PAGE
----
Frankly, the food was a problem. So were all those dancing and singing Frenchmen, besotted with their dreams and their C‚Äö√†√∂¬¨•tes du Rh‚Äö√†√∂¬¨•ne, bordelaise, Gauloise smoke and unbridled emotion. The U.S. squad was overwhelmed by the sheer Gaulness of it all. As a result, in an arena in which 8,000 sounded like 800,000, France won the Davis Cup by pulling off the biggest final-round upset in the history of the competition.
After Henri Leconte and Guy Forget combined to defeat the U.S. three matches to one, they sobbed in exultation on the court at the Palais des Sports Gerland in Lyons on Sunday afternoon. Not since 1932, when Renè Lacoste and the rest of the famed Four Musketeers won the last of six consecutive Davis Cups for France, had the country claimed what its people affectionately call the saladier, or salad bowl. But this year was not at all comparable. First of all, this group was captained by Yannick Noah, the onetime Cameroonian who sports dreadlocks and a dangly earring and has recorded a hit reggae single in France called Saga Africa. That was what the French team members sang, rather than La Marseillaise, as they congaed around the arena after Forget had beaten Pete Sampras 7-6, 3-6, 6-3, 6-4 to clinch the Cup tie.
With the final shot, a Forget forehand into the open court, Noah leaped from his courtside chair with a cry. As for Forget, a bloodless, balding lefthander who delivered 17 aces, he was driven to his knees and then onto his back by an explosion of noise that he said represented "a victory of friends, and of a whole country." Players and fans alike carried on so much that the meaningless fifth match, between Leconte and Andre Agassi, was canceled.
While Forget was the hero of the moment, Leconte, with his bright flame of a tennis game, is the one who will presumably be cast in bronze at Roland Garros. Leconte shouldn't have been on a tennis court at all after having undergone his third back operation four months ago. But Leconte, who had fallen to No. 159 in the rankings, furiously rehabilitated himself in an effort to make the team. "He was dead," said Noah. "To live again, he needed a dream. I gave him a dream."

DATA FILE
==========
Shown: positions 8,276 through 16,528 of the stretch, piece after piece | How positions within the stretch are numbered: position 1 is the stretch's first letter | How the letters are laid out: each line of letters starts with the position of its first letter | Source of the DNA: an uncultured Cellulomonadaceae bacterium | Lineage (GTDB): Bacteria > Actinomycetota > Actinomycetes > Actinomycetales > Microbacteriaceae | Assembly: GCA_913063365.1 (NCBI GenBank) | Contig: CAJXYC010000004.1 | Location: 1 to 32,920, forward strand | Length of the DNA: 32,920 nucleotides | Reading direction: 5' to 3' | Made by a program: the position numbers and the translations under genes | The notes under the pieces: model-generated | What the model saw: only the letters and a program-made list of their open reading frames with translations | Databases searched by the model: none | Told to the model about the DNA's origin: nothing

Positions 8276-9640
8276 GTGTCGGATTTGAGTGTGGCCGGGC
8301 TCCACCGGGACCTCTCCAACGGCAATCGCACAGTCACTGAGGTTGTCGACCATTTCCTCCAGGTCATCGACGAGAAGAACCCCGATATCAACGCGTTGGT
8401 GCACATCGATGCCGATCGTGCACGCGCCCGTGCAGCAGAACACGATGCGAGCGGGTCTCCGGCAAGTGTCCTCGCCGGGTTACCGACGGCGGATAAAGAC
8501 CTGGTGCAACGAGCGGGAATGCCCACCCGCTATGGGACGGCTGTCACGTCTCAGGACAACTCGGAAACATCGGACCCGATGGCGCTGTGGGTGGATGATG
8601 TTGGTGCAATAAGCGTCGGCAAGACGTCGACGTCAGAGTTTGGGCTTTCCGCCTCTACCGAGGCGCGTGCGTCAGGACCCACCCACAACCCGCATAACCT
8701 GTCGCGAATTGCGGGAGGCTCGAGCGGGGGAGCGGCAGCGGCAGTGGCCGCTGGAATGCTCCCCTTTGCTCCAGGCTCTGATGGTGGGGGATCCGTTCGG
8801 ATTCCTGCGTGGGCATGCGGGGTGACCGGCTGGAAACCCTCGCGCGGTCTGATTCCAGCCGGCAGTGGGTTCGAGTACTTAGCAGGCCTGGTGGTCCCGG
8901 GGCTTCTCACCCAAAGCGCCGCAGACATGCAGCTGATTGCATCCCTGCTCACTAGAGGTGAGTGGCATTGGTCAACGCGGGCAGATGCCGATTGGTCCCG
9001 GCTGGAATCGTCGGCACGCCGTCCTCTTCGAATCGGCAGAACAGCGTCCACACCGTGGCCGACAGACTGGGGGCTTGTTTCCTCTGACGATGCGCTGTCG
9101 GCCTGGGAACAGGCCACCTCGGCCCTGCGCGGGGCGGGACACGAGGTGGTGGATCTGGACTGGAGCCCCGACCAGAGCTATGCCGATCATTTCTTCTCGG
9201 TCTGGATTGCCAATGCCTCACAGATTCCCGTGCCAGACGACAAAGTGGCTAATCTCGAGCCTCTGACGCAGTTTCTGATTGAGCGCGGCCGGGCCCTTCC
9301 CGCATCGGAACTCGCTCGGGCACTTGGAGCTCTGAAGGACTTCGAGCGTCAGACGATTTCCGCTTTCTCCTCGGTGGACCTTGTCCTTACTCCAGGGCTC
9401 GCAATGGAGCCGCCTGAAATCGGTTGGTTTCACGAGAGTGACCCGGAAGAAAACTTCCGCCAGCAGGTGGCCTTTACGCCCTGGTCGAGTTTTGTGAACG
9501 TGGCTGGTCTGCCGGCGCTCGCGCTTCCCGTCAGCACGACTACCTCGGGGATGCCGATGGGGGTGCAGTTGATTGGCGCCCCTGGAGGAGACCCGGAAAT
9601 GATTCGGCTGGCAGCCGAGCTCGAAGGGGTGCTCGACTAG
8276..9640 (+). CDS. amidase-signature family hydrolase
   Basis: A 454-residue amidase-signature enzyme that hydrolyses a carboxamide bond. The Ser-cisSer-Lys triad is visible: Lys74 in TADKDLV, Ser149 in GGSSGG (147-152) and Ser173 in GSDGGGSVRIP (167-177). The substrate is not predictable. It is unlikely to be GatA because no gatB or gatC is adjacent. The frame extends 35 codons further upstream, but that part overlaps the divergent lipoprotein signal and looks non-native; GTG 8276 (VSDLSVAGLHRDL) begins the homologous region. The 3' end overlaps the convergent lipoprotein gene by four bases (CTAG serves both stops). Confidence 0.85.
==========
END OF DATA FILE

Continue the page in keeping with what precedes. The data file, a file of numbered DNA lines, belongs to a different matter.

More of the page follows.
December 9, 1991
It was this type of quixotic effort that typified the French team. By contrast, the U.S. squad was characterized by overconfidence and rubelike behavior. While the French were in Montreux, Switzerland, running through forests for the two weeks before the tie, the Americans were scattered all over the globe. While Noah had the gall to choose the injured Leconte for his spirit and experience, U.S. captain Tom Gorman selected the poised but passionless Sampras, a Davis Cup neophyte.
As Noah dined in a restaurant on Saturday night, after his team had taken a 2-1 lead with a victory in that afternoon's doubles, the other patrons stood on tables to applaud him and sing to him. "I don't think the Americans realized how much the Davis Cup meant to the French team and the French people," said Forget later. "In America they have 10 different things that are more important than the Davis Cup."
The lone U.S. point was delivered by Agassi, who defeated Forget 6-7, 6-2, 6-1, 6-2 on Friday. Thereafter, Agassi spent his time complaining about the food in Lyons, which only happens to be the gastronomic capital of the world. After sampling a Thanksgiving dinner prepared by Paul Bocuse, France's most celebrated chef, Agassi chose to dine at McDonald's and on handfuls of candy. "It's the only thing fit to eat here," he said.
Agassi's victory was followed by Sampras's Davis Cup debut, which became a U.S. nightmare thanks to Leconte, who prevailed 6-4, 7-5, 6-4. Sampras was also undone by the spectators, who between points beat on railings, stomped their feet on the wooden bleachers and chanted in full throat, "Allez, allez, allez!"